Toledo’s Drinking Water Ban Reaches Second Day as Officials Seek Cause

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from The Wall Street Journal,

Ohio Unsure When Advisory Will Be Rescinded for More Than 500,000.

Volunteers unload drinking water from a truck in Toledo, Ohio, on Sunday.

Algal blooms have been painting the waters of Lake Erie bright green in recent years. But for the first time, suspected toxins from a bloom are keeping hundreds of thousands of people from using this city’s main drinking-water supply.

Officials said Sunday evening they don’t have enough information to lift the recommendation to avoid drinking tap water in the Toledo area.

“These toxins are more toxic than cyanide,” said Jeff Reutter, director of the Ohio Sea Grant College Program and F.T. Stone Laboratory at Ohio State University.

The water advisory issued Saturday launched a weekend wave of anxiety across Ohio’s fourth largest city and its suburbs as residents stripped store shelves clean of bottled water and filled up jugs at distribution sites run by the National Guard. Restaurants were urged to close. Authorities cautioned that boiling water would only increase the concentration of the toxins.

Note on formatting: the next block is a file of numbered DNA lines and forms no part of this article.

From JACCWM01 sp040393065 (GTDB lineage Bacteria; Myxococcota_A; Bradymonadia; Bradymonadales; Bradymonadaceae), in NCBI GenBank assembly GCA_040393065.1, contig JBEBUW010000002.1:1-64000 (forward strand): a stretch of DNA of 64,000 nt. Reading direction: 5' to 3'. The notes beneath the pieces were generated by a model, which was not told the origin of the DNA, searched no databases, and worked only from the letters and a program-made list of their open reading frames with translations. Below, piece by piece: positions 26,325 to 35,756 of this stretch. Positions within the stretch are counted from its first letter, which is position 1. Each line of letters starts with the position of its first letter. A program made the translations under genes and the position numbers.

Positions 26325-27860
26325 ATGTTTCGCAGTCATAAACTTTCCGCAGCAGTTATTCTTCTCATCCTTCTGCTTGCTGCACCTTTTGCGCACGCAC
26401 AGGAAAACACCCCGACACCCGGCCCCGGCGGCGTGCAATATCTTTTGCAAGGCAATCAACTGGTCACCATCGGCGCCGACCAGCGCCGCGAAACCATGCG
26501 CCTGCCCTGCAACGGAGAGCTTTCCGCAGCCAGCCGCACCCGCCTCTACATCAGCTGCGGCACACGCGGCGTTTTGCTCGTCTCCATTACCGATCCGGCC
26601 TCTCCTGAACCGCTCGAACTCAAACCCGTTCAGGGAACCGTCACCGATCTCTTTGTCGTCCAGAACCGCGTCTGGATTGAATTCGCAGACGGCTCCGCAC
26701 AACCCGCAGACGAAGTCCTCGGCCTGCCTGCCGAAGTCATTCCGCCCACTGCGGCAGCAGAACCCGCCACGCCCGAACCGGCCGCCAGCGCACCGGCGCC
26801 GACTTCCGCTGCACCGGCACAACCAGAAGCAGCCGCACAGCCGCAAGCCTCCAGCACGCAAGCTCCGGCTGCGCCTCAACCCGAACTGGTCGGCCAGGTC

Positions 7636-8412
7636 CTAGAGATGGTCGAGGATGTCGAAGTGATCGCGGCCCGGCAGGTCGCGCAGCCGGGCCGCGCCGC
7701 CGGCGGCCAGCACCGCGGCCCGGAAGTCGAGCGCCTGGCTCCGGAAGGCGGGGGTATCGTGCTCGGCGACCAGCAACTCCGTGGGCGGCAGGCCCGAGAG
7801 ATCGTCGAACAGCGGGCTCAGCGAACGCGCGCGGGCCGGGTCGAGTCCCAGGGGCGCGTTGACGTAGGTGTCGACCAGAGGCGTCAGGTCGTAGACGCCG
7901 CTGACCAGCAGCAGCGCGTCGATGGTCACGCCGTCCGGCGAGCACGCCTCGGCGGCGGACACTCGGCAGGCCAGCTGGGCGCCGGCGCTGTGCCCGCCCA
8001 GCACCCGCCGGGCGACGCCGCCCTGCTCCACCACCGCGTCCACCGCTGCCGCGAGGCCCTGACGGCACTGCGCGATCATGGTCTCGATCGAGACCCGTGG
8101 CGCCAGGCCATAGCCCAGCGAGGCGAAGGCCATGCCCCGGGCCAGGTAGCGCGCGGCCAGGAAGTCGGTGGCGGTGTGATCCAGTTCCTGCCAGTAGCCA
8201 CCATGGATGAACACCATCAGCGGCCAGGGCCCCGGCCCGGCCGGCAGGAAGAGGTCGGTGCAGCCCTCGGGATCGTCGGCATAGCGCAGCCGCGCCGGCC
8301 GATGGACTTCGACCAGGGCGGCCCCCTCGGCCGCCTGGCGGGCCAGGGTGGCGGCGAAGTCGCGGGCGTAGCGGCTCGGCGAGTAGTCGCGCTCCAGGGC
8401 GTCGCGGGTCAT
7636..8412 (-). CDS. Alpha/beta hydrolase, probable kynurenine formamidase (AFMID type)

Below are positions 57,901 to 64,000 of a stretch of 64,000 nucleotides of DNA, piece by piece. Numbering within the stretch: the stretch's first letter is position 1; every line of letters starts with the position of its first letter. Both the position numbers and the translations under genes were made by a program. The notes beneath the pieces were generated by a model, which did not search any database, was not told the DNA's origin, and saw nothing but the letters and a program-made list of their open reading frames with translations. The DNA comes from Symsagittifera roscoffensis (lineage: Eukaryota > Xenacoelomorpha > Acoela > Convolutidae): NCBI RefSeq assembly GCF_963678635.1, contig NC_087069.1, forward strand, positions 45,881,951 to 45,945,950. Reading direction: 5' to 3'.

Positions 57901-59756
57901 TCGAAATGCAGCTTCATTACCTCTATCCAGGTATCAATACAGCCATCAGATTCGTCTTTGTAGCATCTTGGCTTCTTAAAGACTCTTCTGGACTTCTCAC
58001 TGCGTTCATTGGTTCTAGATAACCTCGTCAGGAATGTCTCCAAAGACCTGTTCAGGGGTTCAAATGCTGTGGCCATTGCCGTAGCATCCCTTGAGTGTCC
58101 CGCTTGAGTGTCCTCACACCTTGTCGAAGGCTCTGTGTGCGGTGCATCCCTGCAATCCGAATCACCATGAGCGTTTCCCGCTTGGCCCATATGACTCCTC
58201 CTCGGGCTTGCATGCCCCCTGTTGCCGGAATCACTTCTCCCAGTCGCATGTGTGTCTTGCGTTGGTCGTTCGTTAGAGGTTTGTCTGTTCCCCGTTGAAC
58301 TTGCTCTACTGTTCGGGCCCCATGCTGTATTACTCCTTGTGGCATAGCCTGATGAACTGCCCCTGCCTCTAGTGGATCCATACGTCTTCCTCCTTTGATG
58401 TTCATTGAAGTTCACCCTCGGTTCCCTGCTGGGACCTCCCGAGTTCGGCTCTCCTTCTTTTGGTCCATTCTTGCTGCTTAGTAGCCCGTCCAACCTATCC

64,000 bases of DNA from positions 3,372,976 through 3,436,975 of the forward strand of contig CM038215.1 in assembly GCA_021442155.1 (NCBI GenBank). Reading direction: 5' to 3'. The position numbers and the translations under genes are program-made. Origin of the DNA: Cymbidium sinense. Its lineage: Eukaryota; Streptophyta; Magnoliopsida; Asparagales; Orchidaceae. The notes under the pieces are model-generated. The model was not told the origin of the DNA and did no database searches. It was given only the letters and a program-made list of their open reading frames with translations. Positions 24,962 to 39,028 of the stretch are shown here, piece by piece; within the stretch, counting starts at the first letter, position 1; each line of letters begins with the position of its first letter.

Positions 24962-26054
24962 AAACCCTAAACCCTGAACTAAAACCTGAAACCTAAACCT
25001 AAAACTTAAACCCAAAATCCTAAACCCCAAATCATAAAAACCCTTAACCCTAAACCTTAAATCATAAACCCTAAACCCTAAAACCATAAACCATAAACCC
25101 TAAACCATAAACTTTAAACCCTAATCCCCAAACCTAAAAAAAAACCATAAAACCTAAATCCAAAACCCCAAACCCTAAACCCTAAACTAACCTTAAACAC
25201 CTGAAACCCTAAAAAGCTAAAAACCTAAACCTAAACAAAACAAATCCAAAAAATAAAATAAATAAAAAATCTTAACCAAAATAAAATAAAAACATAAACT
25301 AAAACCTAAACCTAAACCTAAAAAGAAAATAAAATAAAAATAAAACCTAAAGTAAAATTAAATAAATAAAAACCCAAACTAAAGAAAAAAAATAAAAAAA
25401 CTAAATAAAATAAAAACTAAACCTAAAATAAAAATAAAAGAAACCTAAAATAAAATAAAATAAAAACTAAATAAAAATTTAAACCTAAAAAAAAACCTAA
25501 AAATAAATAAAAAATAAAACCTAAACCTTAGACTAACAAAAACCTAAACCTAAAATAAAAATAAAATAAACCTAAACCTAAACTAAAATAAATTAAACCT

“The ban could be gone by tomorrow, but the underlying issue of algae is going to around for a long time,” said Byron Wynn, a 46-year-old married father of one in Toledo who on Sunday marshaled two teenagers he works with to help him ferry water in five-gallon jugs from a distribution site to a public-housing community.

Both elected officials, Toledo Mayor D. Michael Collins and Ohio Gov. John Kasich, said that more needs to be done to reduce the toxins’ suspected cause: nitrogen and phosphorus in Lake Erie, which can come from runoff of overfertilized fields and lawns, from malfunctioning septic systems and from livestock pens.

Ed Moore, the city’s director of public utilities, said the water is still safe to use for bathing as well as for washing clothes using cold water and drying them quickly.

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